The most common transformations are available in the Edit:Variables menu. For example, log transformations are commonly used to linearize relationships, stabilize variances, or reduce skewness. Perform a log transformation in a fit window by following these steps:
|Open the BASEBALL data set.|
|Create a fit analysis of SALARY versus CR_HOME.|
You might expect players who hit many home runs to receive high
salaries. However, most players do not hit many home runs, and
most do not have high salaries. This obscures the relationship
between SALARY and CR_HOME. Most of the observations appear
in the lower left corner of the scatter plot, and the regression
line does not fit the data well. To make the relationship
clearer, apply a logarithmic transformation.
|Select both variables in the scatter plot.|
Use your host's method for noncontiguous selection.
Figure 20.4: Edit:Variables Menu
This performs a log transformation on both SALARY and CR_HOME and transforms the scatter plot to a log-log plot. Now the regression fit is improved, and the relationship between salary and home run production is clearer.
The degrees of freedom (DF) is reduced from 261 to 258. This is due to missing values resulting from the log transformation, described in the following step.
|Scroll the data window to display the last four variables.|
Notice that in addition to residual and predicted values from the regression, the log transformations created two new variables: L_SALARY and L_CR_HOM.
The log transformation is useful in many cases. However, the result of log( Y ) is undefined where Y is less than or equal to 0. In such cases, SAS/INSIGHT software cannot transform the value, so a missing value (.) is generated. To see this, sort the data in the data window.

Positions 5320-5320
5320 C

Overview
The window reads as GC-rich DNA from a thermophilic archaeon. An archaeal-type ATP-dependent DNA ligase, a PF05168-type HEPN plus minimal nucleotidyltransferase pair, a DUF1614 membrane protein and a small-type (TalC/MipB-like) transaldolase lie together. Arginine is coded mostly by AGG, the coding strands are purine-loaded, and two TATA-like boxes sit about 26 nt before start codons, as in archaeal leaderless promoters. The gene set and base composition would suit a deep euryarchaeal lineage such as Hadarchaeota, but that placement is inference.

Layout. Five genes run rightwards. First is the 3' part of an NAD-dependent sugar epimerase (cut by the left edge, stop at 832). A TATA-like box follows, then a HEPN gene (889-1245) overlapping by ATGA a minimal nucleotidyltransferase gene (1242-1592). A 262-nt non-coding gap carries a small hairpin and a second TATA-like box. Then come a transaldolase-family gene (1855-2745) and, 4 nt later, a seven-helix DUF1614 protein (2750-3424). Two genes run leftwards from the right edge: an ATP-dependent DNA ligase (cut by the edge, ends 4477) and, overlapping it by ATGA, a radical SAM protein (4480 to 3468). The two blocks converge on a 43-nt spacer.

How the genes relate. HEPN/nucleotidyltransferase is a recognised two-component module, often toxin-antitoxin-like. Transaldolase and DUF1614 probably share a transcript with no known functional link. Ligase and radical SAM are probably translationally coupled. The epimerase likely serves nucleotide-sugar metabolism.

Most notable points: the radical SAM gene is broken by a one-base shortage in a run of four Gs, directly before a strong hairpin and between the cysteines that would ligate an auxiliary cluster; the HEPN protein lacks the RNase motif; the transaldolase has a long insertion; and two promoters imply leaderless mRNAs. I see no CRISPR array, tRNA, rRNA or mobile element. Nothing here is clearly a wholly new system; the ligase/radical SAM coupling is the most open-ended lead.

|Select L_CR_HOM in the data window, and choose Sort from the data pop-up menu.|
Missing values in the SAS System are considered to be less than any other value, so they appear first in the sorted variable. These values represent players who have never hit home runs. Their value for CR_HOME is 0, so the log of this value cannot be calculated. This means the log transformation has removed data from the fit analysis. The following steps circumvent this problem.
|Select CR_HOME in the data window.|
Figure 20.9: Edit:Variables Menu
This displays the Edit Variables dialog shown in Figure 20.10. In the dialog you can see that the variable CR_HOME is already assigned as the Y variable.
|Scroll down the transformation window, and select log( Y + a ).|
|In the field for a enter the value 1, then press the Return key.|
Notice that the Label value changes from log( CR_HOME ) to log( CR_HOME + 1 ) to reflect the new value of a. Setting a to 1 avoids the problem of generating missing values because (CR_HOME + 1) is greater than zero in all cases for this data.
|Click OK to perform the transformation.|
|Scroll all the way to the right to see the new variable, L_CR_H_1.|
Notice that the new variable contains no missing values.
|Select L_SALARY and L_CR_H_1, then choose Analyze:Fit (Y X).|
At the lower left corner of the scatter plot, you can see observations that were not used in the previous fit analysis. Also note that the degrees of freedom (DF) is back to 261.
|Linear Models, Chapter 39.|
Copyright © 1999 by SAS Institute Inc., Cary, NC, USA. All rights reserved.